|Title||The Monitoring, Evaluation, Reporting and Verification of Climate Change Projects|
|Publication Type||Journal Article|
|Year of Publication||1999|
|Authors||Edward L Vine, Jayant A Sathaye|
|Journal||Mitigation and Adaptation Strategies for Global Change|
|Keywords||carbon offsets, change, emission trading, energy efficiency, evaluation, forestry, global climate, greenhouse gas emissions, joint implementation, monitoring, reporting, verification|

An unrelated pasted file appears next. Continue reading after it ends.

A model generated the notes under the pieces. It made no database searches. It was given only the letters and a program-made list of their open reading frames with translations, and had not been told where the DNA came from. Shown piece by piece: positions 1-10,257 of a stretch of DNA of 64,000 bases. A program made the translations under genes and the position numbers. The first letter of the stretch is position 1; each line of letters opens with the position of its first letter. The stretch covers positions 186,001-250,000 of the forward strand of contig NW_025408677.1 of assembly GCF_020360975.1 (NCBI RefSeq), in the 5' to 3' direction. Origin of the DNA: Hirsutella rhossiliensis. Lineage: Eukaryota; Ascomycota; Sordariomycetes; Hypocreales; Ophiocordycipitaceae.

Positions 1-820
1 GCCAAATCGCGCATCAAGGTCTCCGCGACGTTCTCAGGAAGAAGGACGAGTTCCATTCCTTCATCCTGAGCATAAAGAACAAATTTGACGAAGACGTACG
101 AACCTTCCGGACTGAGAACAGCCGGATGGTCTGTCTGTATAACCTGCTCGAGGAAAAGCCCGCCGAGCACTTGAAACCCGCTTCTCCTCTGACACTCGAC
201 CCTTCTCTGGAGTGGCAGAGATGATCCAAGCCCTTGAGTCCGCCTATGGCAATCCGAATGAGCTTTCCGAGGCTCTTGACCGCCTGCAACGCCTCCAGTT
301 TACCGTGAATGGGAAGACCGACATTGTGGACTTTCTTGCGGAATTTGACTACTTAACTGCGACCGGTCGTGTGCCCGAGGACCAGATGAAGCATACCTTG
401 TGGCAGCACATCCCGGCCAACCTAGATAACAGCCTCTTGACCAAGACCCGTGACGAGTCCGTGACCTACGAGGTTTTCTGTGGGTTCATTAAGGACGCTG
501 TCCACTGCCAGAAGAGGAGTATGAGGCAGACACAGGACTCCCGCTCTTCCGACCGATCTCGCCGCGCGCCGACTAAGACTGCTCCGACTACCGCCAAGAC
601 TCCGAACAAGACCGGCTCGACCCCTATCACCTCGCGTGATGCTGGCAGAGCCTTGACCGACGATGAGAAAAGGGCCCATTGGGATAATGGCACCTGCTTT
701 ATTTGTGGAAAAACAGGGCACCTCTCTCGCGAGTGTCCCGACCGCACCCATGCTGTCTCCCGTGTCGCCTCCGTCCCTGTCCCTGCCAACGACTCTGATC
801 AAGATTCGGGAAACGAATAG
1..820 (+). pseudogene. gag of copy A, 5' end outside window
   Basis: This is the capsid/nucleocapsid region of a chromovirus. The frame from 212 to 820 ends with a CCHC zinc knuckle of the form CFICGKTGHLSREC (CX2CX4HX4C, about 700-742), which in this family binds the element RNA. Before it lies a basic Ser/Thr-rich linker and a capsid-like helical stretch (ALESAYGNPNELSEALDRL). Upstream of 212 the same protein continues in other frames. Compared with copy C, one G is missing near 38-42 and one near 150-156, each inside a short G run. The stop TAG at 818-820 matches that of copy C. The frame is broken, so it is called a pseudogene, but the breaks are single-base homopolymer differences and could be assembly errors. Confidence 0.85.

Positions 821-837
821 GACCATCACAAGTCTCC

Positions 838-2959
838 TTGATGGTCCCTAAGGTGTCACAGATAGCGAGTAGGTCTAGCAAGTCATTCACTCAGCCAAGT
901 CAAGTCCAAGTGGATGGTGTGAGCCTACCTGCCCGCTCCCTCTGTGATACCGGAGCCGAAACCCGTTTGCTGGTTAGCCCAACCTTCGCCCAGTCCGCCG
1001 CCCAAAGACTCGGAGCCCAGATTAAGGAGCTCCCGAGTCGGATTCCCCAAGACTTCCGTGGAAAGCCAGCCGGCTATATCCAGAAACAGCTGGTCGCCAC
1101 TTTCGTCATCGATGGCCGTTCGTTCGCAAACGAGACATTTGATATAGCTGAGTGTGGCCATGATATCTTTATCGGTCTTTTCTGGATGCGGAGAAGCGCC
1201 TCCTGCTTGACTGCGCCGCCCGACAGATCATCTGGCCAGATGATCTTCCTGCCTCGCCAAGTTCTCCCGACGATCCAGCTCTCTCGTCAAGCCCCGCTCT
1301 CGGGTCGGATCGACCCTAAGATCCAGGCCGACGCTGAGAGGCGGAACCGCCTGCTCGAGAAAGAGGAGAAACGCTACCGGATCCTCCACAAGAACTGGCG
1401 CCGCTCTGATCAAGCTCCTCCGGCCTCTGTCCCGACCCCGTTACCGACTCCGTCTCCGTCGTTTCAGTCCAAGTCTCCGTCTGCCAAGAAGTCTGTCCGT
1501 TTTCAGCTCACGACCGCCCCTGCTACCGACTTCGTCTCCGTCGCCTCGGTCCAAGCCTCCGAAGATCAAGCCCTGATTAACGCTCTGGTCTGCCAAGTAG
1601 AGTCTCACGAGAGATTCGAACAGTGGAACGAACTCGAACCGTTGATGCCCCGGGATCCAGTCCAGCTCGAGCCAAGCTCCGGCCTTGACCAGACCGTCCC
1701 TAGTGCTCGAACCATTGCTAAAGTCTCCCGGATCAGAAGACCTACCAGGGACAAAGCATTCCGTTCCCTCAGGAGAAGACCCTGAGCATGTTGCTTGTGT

Because of concerns with the growing threat of global climate change from increasing emissions of greenhouse gases, the United States and other countries are implementing, by themselves or in cooperation with one or more other nations, climate change projects. These projects will reduce greenhouse gas (GHG) emissions or sequester carbon, and will also result in non-GHG benefits (i.e., environmental, economic, and social benefits). Monitoring, evaluating, reporting, and verifying (MERV) guidelines are needed for these projects to accurately determine their net GHG, and other, benefits. Implementation of MERV guidelines is also intended to: (1) increase the reliability of data for estimating GHG benefits; (2) provide real-time data so that mid-course corrections can be made; (3) introduce consistency and transparency across project types and reporters; and (4) enhance the credibility of the projects with stakeholders. In this paper, we review the issues involved in MERV activities. We identify several topics that future protocols and guidelines need to address, such as: (1) establishing a credible baseline; (2) accounting for impacts outside project boundaries through leakage; (3) net GHG reductions and other benefits; (4) precision of measurement; (5) MERV frequency and the persistence (sustainability) of savings, emissions reduction, and carbon sequestration; (6) reporting by multiple project participants; (7) verification of GHG reduction credits; (8) uncertainty and risk; (9) institutional capacity in conducting MERV; and (10) the cost of MERV.